To close, I am not advocating that anyone give up anything or change the way they eat. I'm not saying all plants are bad for you and all meat is good for you. Nothing of the sort. What I am saying is that it is never as simple as we've been led to believe. We have been lied to our entire lives out of ignorance and out of arrogance. Our government and our health professionals do not know with 100% certainty what the best diet is for us. It is definitely worth exploring and researching and even testing on our own.
 
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bobby

Well-Known Member
thanks @Upgrayedd ! You make a very good case. IMO what sums up your argument is this:
The human digestive tract is of course omnivorous, which makes us highly adaptable and allow us to survive in many different environments.
There is no one diet that fits everyone. I also like your point about the essential carbs (or lack thereof).

as to our health professionals, not knowing 100% what the best diet is... I would say they don't have a damn clue about anything that has to do with nutrition. They are stuck in the sixties/seventies. They use a theorem based on research from the thirties/forties or even further back.

I think in the future we will be able to find the perfect diet based on our genetic profile. Everyone's unique.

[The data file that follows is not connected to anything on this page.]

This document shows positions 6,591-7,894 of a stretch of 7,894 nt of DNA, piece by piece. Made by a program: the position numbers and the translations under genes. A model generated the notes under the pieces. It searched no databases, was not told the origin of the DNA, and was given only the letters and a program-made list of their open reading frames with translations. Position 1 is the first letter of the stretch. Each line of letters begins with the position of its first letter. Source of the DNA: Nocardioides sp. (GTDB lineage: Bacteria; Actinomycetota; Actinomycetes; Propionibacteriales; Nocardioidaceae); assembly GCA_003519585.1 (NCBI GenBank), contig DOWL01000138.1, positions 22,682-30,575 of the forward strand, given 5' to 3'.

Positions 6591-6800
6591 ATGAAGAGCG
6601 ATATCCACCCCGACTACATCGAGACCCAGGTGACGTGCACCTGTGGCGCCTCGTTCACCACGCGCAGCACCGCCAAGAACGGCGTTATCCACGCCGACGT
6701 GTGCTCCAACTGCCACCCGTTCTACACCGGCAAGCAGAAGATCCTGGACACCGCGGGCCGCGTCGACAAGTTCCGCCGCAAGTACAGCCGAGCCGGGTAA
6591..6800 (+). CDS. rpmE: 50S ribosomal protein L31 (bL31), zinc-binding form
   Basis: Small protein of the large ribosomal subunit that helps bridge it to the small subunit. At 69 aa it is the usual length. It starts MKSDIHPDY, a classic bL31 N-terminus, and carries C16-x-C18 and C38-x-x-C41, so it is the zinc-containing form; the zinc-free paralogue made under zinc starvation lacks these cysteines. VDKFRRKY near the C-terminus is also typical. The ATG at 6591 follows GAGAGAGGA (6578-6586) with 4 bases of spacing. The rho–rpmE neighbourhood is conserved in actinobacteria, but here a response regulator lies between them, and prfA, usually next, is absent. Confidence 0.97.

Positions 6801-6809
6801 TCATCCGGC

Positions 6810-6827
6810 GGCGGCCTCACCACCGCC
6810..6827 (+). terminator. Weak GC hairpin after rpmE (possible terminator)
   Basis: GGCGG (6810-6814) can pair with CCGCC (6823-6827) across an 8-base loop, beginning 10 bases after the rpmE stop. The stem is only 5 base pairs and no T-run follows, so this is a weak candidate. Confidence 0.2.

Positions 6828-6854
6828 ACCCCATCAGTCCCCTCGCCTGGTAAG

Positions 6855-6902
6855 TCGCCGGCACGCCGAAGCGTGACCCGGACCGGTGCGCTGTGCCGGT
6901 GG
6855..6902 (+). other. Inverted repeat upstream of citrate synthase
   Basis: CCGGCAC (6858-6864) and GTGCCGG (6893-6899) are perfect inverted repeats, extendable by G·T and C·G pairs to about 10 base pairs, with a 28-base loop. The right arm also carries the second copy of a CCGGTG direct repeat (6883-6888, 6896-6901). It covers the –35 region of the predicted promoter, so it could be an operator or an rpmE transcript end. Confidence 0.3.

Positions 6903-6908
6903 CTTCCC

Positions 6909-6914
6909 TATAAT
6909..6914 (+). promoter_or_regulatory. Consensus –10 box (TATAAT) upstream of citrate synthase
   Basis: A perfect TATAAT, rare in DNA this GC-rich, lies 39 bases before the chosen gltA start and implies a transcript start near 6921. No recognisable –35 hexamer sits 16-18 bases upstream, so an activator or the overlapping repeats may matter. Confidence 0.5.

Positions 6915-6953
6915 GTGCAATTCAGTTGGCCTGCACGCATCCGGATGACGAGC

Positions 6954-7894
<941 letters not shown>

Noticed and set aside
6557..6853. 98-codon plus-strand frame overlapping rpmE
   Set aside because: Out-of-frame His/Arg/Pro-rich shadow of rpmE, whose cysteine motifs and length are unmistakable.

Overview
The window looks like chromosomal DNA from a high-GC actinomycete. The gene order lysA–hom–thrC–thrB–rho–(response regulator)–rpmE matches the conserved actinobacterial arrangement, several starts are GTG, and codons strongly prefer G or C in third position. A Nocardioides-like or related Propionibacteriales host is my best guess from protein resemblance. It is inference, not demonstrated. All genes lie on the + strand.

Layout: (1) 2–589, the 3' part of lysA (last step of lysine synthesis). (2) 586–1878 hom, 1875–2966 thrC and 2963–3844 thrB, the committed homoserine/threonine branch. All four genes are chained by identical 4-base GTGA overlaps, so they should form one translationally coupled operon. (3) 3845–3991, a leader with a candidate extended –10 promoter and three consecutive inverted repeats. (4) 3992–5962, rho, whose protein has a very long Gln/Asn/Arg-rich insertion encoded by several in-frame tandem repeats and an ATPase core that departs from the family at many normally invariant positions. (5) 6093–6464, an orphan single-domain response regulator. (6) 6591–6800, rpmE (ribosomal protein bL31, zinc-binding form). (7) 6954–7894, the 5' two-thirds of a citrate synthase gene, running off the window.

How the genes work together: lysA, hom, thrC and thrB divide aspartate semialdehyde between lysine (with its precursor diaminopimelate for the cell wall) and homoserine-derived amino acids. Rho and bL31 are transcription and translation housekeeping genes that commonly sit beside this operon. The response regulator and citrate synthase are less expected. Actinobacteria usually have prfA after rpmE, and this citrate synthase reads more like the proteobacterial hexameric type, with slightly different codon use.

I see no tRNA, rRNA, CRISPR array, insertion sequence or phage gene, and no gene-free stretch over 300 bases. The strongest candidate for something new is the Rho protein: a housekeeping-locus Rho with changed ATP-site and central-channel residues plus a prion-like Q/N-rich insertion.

Strike me lucky

Well-Known Member
I normally follow a low carb diet but the last 12 months because I've been feeling crap ive been finding it hard to cook. So not sticking to diet properly and getting hungry at night and get carb munchies. I know its because im not eating enough and have put on weight, fat and lost muscle.

Doing old school bodybuilding nutrition using amino acids and dessicated liver tablets, 3 of each between meals and they are dam big tablets and a meal in themselves. My plan is to keep a constant supply of protein in my system and help overall health which liver was well known for.

Yesterday i started this. I only had 2 meals, one was a meat and vegetable stew and the other fillet steak with melted cheese yum. Took the amino and liver tabs 3 times throughout the day which gave me an extra 30 grams of protein. I can honestly say i didnt feel hungry at all. Normally 2 meals and I would feel hungry at night. The constant supply of protein and amino acids is keeping blood levels steady and available for energy if required and curbing my appetite.

Liver tablets although high in protein are full of many other nutruents and a an enzyme called cytochrome P450 which helps the liver to detoxify things.

Only start of day 2 on this regime so we will see if it keeps going???
 

ankaa

Well-Known Member
I try not to eat more than 25 carbs a day, 55-65 gms of protein and 80-120 gms of fat (shocking I know, but so enjoyable).
Wow! 25 carbs per day is daunting! good for you.. Has eating this way had any of the following impacts (if they're an issue for you)
1 - reduced/eliminated pain
2 - reduced/eliminated brain fog
3 - increased energy and/or stamina

I have been trying different kinds of kefir and kombucha products, and the lowest carb one that I've found is called Better Booch... 10 carbs for the whole bottle (or 5 carbs per serving)... The kefir is challenging. The trader joe's kefir - which has an excellent variety of probiotic strains, including l plantarum, l rhamnosus and b longum (among others..) is the best I've found.. Ea container has 4 servings, and ea serving is 11 carbs, so difficult if you're shooting for 25 total carbs per day.

thanks for the diet details.